SF State celebrates Islamic Awareness Week with discussion panel, potluck
Ahmina James hopes to dispel misconceptions and share her Islamic beliefs with fellow students during Islamic Awareness Week at SF State.
“Instead of listening and asking questions, people are participating and doing,” said James, who is a senior political science major and the dawah coordinator, Islamic educator, for the Muslim Students Association.
Highlights of Islamic Awareness Week include a panel of Islamic women believers and a chance for students to participate in prayer with practicing Muslims as well as hear a sermon, feast and fellowship.
Islamic Awareness Week:
Women in Islam
When: 4 to 7 p.m., Oct. 16
Where: Richard Oakes Multicultural Center, Terrace level of the Cesar Chavez Student Center
Jummah Under the Sun
When: 1 p.m., Oct. 19
Where: The quad
The panel, Women in Islam, takes place from 4 p.m. to 7 p.m. today in the Richard Oakes Multicultural Center on the Terrace level of the Cesar Chavez Student Center. The panel will address the history of women in Islam, Islamic women’s struggle today in western society and Islam from a female point of view. The panel guests are Muslim community activists.
The week’s events are sponsored by the Muslim Students Association and the Muslim Women’s Association.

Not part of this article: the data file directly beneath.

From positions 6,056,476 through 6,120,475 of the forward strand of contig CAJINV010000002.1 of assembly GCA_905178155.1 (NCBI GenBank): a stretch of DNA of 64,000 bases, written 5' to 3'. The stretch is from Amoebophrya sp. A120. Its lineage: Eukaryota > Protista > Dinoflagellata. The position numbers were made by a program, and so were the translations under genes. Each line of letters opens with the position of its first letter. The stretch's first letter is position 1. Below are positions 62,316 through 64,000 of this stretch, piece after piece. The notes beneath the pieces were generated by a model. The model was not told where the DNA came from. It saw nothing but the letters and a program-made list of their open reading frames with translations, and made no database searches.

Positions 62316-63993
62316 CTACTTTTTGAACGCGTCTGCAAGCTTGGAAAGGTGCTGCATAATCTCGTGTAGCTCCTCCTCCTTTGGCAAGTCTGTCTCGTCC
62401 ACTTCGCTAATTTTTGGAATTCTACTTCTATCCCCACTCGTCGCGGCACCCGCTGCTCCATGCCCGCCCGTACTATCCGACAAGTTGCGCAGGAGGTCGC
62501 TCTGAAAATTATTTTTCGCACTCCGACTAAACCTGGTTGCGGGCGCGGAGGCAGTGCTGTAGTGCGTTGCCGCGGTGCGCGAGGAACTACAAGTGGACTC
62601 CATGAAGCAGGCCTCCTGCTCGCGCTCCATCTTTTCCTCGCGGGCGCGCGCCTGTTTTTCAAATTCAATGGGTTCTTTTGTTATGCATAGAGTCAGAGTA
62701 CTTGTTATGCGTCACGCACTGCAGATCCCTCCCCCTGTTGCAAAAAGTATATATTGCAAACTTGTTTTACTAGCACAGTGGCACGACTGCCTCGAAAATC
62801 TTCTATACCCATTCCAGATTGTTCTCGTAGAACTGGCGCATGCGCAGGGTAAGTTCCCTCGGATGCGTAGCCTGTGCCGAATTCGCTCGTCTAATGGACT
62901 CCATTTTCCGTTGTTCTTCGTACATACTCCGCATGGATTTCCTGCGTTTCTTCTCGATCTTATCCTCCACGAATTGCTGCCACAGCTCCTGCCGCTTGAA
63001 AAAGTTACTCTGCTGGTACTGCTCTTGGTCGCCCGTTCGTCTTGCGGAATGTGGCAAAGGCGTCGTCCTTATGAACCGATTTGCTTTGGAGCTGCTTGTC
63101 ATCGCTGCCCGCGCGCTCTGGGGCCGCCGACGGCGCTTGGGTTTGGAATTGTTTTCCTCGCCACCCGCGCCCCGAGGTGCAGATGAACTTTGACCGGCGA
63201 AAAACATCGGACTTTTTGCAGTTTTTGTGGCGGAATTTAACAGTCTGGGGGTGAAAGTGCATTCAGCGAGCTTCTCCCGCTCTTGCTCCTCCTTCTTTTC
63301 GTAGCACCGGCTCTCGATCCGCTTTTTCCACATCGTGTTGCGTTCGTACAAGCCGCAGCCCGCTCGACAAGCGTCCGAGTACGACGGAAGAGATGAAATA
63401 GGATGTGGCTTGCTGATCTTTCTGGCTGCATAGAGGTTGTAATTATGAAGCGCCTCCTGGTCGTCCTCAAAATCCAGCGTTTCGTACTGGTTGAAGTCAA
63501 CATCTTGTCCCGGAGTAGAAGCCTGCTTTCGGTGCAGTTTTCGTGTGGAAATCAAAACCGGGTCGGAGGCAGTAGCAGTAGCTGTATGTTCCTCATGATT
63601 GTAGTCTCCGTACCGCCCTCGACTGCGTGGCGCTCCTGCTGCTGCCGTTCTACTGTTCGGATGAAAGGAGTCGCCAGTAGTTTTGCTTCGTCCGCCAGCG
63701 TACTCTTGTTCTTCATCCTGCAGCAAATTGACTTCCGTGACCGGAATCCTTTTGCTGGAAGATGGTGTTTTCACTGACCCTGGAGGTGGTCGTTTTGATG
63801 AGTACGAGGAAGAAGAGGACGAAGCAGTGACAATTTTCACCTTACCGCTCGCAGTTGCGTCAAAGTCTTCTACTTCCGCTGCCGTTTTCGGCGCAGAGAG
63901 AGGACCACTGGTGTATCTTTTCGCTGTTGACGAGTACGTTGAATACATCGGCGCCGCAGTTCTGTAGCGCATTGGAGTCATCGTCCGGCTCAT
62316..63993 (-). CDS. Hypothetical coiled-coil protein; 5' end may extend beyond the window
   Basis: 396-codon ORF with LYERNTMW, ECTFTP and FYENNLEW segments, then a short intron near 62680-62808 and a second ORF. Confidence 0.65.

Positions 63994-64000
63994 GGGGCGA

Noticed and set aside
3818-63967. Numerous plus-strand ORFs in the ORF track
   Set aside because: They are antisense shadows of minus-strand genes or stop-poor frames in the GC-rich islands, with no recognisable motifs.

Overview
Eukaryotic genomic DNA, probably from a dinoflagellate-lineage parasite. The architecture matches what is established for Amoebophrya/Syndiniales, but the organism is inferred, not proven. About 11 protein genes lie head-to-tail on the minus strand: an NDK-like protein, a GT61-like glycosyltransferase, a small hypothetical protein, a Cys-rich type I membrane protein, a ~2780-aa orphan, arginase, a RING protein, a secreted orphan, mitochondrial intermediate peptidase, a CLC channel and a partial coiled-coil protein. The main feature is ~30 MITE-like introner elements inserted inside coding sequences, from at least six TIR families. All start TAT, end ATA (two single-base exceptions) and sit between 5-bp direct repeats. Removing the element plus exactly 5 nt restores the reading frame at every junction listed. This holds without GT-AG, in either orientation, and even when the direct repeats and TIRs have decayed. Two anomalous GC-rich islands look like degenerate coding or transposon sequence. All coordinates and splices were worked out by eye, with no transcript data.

Farah Jama, 18, a junior political science major and member of both campus groups, was born into the religion, but didn’t practice until she was a student at SF State. She learned more about Islam through the MSA and MWA meetings on campus.
“They think their religion is their life,” Jama said of non-Muslims perceptions of Muslim students. She said others assume “that its a burden to us and that’s all we do.”
The MSA will host its biannual Jummah Under the Sun this Friday at 1 p.m. The event marks the Muslim holy day and features a potluck, prayer outside on the grass, a sermon by Yusuf Riley, a Muslim scholar and a fellowship following. Jummah is an invitation for all who want to learn more about Islam, Muslim or not.
Jummah Under the Sun has attracted more than 200 people in the past, according to James.
Events are “open to everyone, regardless of religion,” Jama said.
James hopes to “give another perspective than what’s in the media.” She said some people see Islam as primitive and strange.
The event celebrates an aspect of SF States’s diversity.
“Peace within self and in the community” is what Islam is about, James said.